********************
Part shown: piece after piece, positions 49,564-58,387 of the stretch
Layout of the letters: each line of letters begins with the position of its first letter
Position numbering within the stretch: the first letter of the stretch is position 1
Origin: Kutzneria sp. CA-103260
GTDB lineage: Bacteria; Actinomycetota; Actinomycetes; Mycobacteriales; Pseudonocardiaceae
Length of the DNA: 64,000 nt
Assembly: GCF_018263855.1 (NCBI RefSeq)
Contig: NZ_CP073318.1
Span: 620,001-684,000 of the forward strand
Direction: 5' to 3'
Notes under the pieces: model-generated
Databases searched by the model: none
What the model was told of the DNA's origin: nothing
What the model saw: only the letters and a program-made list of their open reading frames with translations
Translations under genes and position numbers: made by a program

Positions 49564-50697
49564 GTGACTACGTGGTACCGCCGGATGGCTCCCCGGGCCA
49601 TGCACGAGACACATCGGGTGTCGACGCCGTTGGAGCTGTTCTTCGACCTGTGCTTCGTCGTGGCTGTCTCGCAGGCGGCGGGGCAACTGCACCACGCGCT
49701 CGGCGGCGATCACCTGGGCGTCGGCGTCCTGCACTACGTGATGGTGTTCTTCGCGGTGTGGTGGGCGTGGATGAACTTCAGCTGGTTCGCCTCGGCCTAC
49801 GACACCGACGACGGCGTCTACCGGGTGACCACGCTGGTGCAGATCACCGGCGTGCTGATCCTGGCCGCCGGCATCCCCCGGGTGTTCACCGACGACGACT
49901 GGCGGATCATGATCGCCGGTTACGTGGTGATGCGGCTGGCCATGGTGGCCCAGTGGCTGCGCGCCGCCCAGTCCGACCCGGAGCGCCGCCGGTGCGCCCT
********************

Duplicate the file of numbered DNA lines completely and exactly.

Part shown: piece after piece, positions 49,564-58,387 of the stretch
Layout of the letters: each line of letters begins with the position of its first letter
Position numbering within the stretch: the first letter of the stretch is position 1
Origin: Kutzneria sp. CA-103260
GTDB lineage: Bacteria; Actinomycetota; Actinomycetes; Mycobacteriales; Pseudonocardiaceae
Length of the DNA: 64,000 nt
Assembly: GCF_018263855.1 (NCBI RefSeq)
Contig: NZ_CP073318.1
Span: 620,001-684,000 of the forward strand
Direction: 5' to 3'
Notes under the pieces: model-generated
Databases searched by the model: none
What the model was told of the DNA's origin: nothing
What the model saw: only the letters and a program-made list of their open reading frames with translations
Translations under genes and position numbers: made by a program

Positions 49564-50697
49564 GTGACTACGTGGTACCGCCGGATGGCTCCCCGGGCCA
49601 TGCACGAGACACATCGGGTGTCGACGCCGTTGGAGCTGTTCTTCGACCTGTGCTTCGTCGTGGCTGTCTCGCAGGCGGCGGGGCAACTGCACCACGCGCT
49701 CGGCGGCGATCACCTGGGCGTCGGCGTCCTGCACTACGTGATGGTGTTCTTCGCGGTGTGGTGGGCGTGGATGAACTTCAGCTGGTTCGCCTCGGCCTAC
49801 GACACCGACGACGGCGTCTACCGGGTGACCACGCTGGTGCAGATCACCGGCGTGCTGATCCTGGCCGCCGGCATCCCCCGGGTGTTCACCGACGACGACT
49901 GGCGGATCATGATCGCCGGTTACGTGGTGATGCGGCTGGCCATGGTGGCCCAGTGGCTGCGCGCCGCCCAGTCCGACCCGGAGCGCCGCCGGTGCGCCCT